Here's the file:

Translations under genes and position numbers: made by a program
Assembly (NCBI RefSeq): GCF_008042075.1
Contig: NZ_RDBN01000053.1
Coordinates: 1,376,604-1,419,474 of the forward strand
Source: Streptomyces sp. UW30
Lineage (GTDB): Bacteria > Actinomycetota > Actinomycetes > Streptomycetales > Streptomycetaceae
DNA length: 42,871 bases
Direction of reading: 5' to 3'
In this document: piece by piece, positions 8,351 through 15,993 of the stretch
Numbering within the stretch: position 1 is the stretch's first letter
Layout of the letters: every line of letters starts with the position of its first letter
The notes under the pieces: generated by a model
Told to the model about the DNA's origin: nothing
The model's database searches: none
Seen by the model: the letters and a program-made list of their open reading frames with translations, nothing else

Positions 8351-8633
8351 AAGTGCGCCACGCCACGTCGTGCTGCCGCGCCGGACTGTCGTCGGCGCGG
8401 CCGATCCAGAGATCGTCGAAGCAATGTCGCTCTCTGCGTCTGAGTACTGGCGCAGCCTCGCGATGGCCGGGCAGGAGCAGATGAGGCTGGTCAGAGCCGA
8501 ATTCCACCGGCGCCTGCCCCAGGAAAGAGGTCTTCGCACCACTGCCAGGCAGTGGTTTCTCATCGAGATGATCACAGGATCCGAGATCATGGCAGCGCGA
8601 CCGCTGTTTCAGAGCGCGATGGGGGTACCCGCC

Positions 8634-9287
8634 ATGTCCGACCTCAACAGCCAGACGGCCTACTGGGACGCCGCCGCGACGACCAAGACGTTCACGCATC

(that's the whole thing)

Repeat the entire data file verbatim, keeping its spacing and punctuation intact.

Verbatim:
Translations under genes and position numbers: made by a program
Assembly (NCBI RefSeq): GCF_008042075.1
Contig: NZ_RDBN01000053.1
Coordinates: 1,376,604-1,419,474 of the forward strand
Source: Streptomyces sp. UW30
Lineage (GTDB): Bacteria > Actinomycetota > Actinomycetes > Streptomycetales > Streptomycetaceae
DNA length: 42,871 bases
Direction of reading: 5' to 3'
In this document: piece by piece, positions 8,351 through 15,993 of the stretch
Numbering within the stretch: position 1 is the stretch's first letter
Layout of the letters: every line of letters starts with the position of its first letter
The notes under the pieces: generated by a model
Told to the model about the DNA's origin: nothing
The model's database searches: none
Seen by the model: the letters and a program-made list of their open reading frames with translations, nothing else

Positions 8351-8633
8351 AAGTGCGCCACGCCACGTCGTGCTGCCGCGCCGGACTGTCGTCGGCGCGG
8401 CCGATCCAGAGATCGTCGAAGCAATGTCGCTCTCTGCGTCTGAGTACTGGCGCAGCCTCGCGATGGCCGGGCAGGAGCAGATGAGGCTGGTCAGAGCCGA
8501 ATTCCACCGGCGCCTGCCCCAGGAAAGAGGTCTTCGCACCACTGCCAGGCAGTGGTTTCTCATCGAGATGATCACAGGATCCGAGATCATGGCAGCGCGA
8601 CCGCTGTTTCAGAGCGCGATGGGGGTACCCGCC

Positions 8634-9287
8634 ATGTCCGACCTCAACAGCCAGACGGCCTACTGGGACGCCGCCGCGACGACCAAGACGTTCACGCATC